Friday, October 19, 2018

Bess never looked up

Here's a terrific article from the April 27, 1916 Baltimore Evening Sun. This ran the day after Houdini's suspended straitjacket escape from the Sun building before a crowd of 50,000. I'm always excited to find something like this that not only gives us fresh insight into Bess, but also provides untypical details about an outdoor stunt. And an awesome new photo!



While I'm sure Bess was able to act the part of the "worried wife/assistant" when called upon, there are details here, such as being concerned about his internal organs, that makes me think her anxiety about this particular stunt was genuine. And recall the postcard I recently shared written on the day of his suspended straitjacket escape in Kansas City in which Bess wished she was home in Brooklyn "where I belong."

Speaking of Baltimore, I will be appearing at The Jewish Museum of Maryland on November 4th with a talk about Houdini in Hollywood and screening of The Grim Game. If I have time, I will seek out the location of this escape. And I will look up!

Related:

Thursday, October 18, 2018

The Last Houdini Seance comedy show, Oct. 22

The Big Party Show is putting on a Houdini-themed Halloween comedy show this Monday, October 22, at The Three Clubs in Hollywood. Below are details.

THE LAST HOUDINI SEANCE
A Halloween Comedy Show
October 22, 2018
Doors: 7:30pm Show: 8pm 
The Three Clubs
1123 Vine St., Hollywood, CA

Just in time for Halloween, Big Party is putting on its spOOooOOkiest FREE COMEDY show yet!

It's Halloween. 1936.

Tinsel Town elite, paranormal experts, and revelers of the macabre have all descended on the Knickerbocker Hotel with the same goal. To try to contact the spirit of Harry Houdini one last time.

Oooooh I'm getting chills already!

**This is a comedy show. Not a real seance. You might not think this disclaimer is necessary but hey, it's Hollywood. You never know."

The event is $1 at the door or free online. You can reserve a ticket via Eventbright. For more information check out the Facebook event page.

I'll be there!

Related:

Wednesday, October 17, 2018

Mystifier, Second Quarter 1995

Continuing my issue by issue look back at the Mystifier, the newsletter of the Houdini Historical Center that ran from 1991-2003.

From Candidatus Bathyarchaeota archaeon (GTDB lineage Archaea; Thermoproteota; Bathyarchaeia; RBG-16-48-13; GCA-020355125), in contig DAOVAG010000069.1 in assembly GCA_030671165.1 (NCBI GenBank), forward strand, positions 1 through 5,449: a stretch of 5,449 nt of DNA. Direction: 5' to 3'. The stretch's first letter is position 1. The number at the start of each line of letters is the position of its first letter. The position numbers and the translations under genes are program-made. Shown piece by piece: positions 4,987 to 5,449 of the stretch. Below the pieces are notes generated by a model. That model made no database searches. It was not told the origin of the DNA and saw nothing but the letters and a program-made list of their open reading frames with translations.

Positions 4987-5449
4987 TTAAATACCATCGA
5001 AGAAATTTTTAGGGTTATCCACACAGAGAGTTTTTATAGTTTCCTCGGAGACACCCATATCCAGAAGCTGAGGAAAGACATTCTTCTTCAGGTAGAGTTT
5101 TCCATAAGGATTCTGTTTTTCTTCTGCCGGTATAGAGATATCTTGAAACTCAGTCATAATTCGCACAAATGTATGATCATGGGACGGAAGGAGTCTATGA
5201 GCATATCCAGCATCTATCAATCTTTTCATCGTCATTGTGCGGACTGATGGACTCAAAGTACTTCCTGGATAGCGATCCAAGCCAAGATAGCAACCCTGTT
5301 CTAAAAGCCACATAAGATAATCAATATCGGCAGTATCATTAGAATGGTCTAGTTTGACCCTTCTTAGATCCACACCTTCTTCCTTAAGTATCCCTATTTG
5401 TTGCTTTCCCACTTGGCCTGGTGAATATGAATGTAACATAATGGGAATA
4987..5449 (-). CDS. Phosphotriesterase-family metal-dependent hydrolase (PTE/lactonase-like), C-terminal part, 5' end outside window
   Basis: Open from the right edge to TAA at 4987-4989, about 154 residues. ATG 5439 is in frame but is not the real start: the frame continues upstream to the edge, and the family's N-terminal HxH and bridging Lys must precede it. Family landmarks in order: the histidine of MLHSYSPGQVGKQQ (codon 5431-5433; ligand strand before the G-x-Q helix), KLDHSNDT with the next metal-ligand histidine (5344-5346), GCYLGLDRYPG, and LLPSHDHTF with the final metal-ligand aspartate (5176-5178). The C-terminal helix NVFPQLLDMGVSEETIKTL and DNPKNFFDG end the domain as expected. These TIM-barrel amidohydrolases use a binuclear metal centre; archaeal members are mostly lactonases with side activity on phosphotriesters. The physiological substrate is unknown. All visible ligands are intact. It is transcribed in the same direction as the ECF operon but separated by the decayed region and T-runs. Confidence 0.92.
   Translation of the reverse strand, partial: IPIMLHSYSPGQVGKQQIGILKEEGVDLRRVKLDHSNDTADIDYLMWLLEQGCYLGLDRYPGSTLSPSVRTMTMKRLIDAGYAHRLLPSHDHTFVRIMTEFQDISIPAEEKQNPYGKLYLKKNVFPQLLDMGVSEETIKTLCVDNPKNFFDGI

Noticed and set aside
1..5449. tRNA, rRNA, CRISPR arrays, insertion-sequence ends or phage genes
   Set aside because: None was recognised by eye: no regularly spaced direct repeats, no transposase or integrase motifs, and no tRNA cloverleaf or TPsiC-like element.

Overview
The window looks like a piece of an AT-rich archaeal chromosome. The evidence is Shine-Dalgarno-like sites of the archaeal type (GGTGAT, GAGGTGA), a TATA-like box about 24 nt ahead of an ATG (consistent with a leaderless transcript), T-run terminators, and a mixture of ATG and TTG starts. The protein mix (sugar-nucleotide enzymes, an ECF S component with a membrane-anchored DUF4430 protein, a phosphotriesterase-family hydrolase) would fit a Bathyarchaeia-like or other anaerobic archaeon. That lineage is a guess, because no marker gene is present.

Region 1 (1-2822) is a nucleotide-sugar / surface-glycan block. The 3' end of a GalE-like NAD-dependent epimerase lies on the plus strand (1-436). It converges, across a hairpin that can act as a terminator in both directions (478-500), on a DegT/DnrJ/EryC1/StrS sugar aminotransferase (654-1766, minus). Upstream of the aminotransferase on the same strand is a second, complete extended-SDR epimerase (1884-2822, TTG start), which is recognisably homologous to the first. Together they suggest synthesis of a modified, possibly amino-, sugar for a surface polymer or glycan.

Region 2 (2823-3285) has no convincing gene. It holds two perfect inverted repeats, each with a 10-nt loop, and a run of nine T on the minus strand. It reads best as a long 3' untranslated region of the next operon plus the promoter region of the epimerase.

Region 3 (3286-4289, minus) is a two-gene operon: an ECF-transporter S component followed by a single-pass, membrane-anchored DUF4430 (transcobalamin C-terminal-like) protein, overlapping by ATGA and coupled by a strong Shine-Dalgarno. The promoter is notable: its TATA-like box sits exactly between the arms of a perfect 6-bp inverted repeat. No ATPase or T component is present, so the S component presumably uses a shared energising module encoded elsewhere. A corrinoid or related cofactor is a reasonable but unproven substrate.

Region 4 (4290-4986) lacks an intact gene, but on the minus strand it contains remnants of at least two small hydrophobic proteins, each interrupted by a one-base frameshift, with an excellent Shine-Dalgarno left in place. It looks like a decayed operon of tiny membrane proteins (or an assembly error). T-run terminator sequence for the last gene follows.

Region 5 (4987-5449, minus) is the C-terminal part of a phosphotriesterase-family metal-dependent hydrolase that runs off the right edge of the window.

The Second Quarter 1995 Mystifier opens with the news that a collection of photographs, clippings, and letters related to Houdini's first performing partner Jacob Hyman was donated to the HHC by Joy U. Reynolds, Hyman's great-niece. (As this was not part of the Radner collection, presumably the material is still held in Appleton.) That's the good news.

The bad news is a report on the catastrophic fire at the Houdini Magical Hall of Fame in Niagara Falls on May 1, 1995. The newsletter gives a good accounting (better than press reports at the time) of what was destroyed:

According to fire inspectors' reports, the blaze began when rubbish containing cigarette butts smoldered and eventually caught fire. As of this printing, the damages have not been fully assessed. According to Hall of Fame owner and HHC Board Member Henry Muller, "It's hard to estimate the total losses. About two-thirds of the museum is still standing, but it's a question of relative value, since the Chinese Water Torture Cell and the secret message burned." [...] Another irreplaceable item lost was a one-of-kind leather straitjacket, which was made especially for Houdini and used in Scotland. Fortunately, many items such as picks, keys, handcuffs, packing cases, and several Blackstone and Thurston illusions survived the fire unscathed.

Dr. Morris N. Young then writes about meeting Dorothy Young, and how, on his suggestion, she painted a portrait of Houdini "as she has seen him in 1926." Dr. Young says the painting was donated to the HHC for display. I don't believe I've ever seen this, but would love to!

The newsletter also includes a report on rising attendance, and that David Copperfield has joined the HHC Board. Among the "New Members" listed is one John Cox. (What took me so long?)

Sid Radner devotes the first part of his "Backstage" column to the Hall of Fame fire. He says that a planned auction of several of the illusions housed at the museum will no longer go forward. He also writes that "the loss of the Water Torture Cell could present a fresh opportunity to lobby for  Houdini postage stamp featuring the cell."

Sid then notes that James Bond author John Gardner is a member of the HHC. He reports that the HHC was recently mentioned on Jeopardy!, and that Houdini's connection to Appleton was included in the April 4, 1995 New York Times crossword. He also announces the upcoming publication of "a very important limited edition book explaining how Houdini came to America", and that there will be a new restaurant chain similar to the Hard Rock Cafe with a Houdini/magic theme.

The book, Houdini Comes To America by Ronald J. Hilgert, appeared the following year. The restaurant never materialized.

Mystifier
Volume 5, Number 2
Second Quarter, 1995
6 pages

Contents:
Recent HHC Donations
Fire: Loss of Magic History
Center Attendance Up
Museum Shop
Copperfield on HHC Board
Backstage with Sid Radner

PREVIOUS ISSUE | INDEX | NEXT ISSUE

Related:

Tuesday, October 16, 2018

Rough Riders Vol. 3 released today